1. This “mega-measure” nonsense is quite annoying. Vote NO. Over the last several elections, voters have passed multiple tax and fee increases including gas taxes, two bridge toll increases, three VTA sales taxes, Santa Clara County’s Measure A 1/8 cent sales tax, the state prop 30 ¼ cent sales tax and the 2010 Measure B Vehicle Registration Fee of $10. Additionally, we’re on the hook to pay back numerous state bond issues including high speed rail, the Proposition 1 water bond and the infrastructure bonds of 2006.

    All this nickel and diming contributes into making the Bay Area a horribly expensive place to live; especially for people of modest means, who must pay the greatest percentage of their income in these regressive taxes and fees. Each increase by itself does not amount to much, but the cumulative effect is to add to the unaffordability of the region.

    Before increasing taxes YET AGAIN, waste needs to be removed from transportation projects. See BATWG’s item on LINK21, for example. Also, we need to eliminate the redundant and BART extension between the San Jose and Santa Clara Caltrain stations. The BART segment from these stations would duplicate both the existing Caltrain line and VTA’s 22 and 522 buses to a station that has approximately 1000 riders each weekday.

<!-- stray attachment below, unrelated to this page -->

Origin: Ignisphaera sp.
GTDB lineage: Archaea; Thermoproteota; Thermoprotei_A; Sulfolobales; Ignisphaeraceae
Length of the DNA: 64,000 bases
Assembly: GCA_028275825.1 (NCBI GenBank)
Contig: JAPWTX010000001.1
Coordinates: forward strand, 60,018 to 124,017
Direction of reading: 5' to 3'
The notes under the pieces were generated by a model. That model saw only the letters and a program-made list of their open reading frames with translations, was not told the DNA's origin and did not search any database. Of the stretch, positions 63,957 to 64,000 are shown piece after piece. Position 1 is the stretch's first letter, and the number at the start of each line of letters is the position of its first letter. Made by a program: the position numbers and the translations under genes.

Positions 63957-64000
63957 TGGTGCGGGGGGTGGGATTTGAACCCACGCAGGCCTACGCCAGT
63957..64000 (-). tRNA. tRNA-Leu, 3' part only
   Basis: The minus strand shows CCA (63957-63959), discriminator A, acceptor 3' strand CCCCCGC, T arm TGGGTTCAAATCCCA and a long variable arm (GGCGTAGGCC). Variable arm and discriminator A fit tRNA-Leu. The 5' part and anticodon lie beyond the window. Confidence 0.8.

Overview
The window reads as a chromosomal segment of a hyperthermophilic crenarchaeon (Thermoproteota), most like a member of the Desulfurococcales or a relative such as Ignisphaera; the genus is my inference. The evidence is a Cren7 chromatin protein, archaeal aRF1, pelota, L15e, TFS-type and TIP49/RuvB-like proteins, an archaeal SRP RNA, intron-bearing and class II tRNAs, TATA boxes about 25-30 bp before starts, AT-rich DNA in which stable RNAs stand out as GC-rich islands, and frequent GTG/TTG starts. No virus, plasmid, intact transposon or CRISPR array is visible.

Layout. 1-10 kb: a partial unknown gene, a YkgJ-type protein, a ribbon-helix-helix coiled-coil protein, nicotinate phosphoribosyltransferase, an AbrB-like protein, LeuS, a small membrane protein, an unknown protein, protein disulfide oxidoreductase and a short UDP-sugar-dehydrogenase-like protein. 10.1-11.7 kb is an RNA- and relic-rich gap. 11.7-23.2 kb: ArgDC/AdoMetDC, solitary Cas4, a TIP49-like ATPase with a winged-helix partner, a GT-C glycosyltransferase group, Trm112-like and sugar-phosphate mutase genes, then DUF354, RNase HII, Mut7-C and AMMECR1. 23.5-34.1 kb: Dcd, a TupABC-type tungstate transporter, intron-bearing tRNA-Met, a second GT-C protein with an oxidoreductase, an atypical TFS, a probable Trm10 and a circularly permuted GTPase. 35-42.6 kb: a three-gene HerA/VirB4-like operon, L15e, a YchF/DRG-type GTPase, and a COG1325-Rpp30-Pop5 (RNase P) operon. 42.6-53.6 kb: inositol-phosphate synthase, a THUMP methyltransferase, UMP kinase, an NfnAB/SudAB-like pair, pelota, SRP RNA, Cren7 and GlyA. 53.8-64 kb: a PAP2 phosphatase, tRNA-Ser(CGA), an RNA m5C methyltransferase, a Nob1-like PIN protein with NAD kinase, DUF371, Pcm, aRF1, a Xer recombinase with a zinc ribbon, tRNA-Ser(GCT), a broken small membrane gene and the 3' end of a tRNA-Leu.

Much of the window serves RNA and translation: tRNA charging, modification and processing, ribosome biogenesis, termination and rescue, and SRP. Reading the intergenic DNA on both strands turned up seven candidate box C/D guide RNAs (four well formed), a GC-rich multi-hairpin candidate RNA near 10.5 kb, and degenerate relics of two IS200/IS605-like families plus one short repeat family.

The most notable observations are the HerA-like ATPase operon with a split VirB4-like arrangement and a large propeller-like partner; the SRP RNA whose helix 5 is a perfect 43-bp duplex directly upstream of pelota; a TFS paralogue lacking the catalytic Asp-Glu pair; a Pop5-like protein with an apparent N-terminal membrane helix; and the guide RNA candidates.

Why don’t the wealthy high rollers at MTC suggest taxing rich tech companies and leave the little guy alone for a change?


  2. Hi Bill. You’re preaching to the converted. Those who vote for these taxing disasters tend to be:

    people who pay no taxes

    renters who mistakenly think that it’s only the landlord who pays

    public employee unions who see infrastructure boondoggles as wins for them, no matter how the money is used

    the building trades

    consultants who see profits on the horizon

    other business types who see economic activity of any kind as good

    …..Which is why BATWG focuses on telling people how their tax money is being used and misused.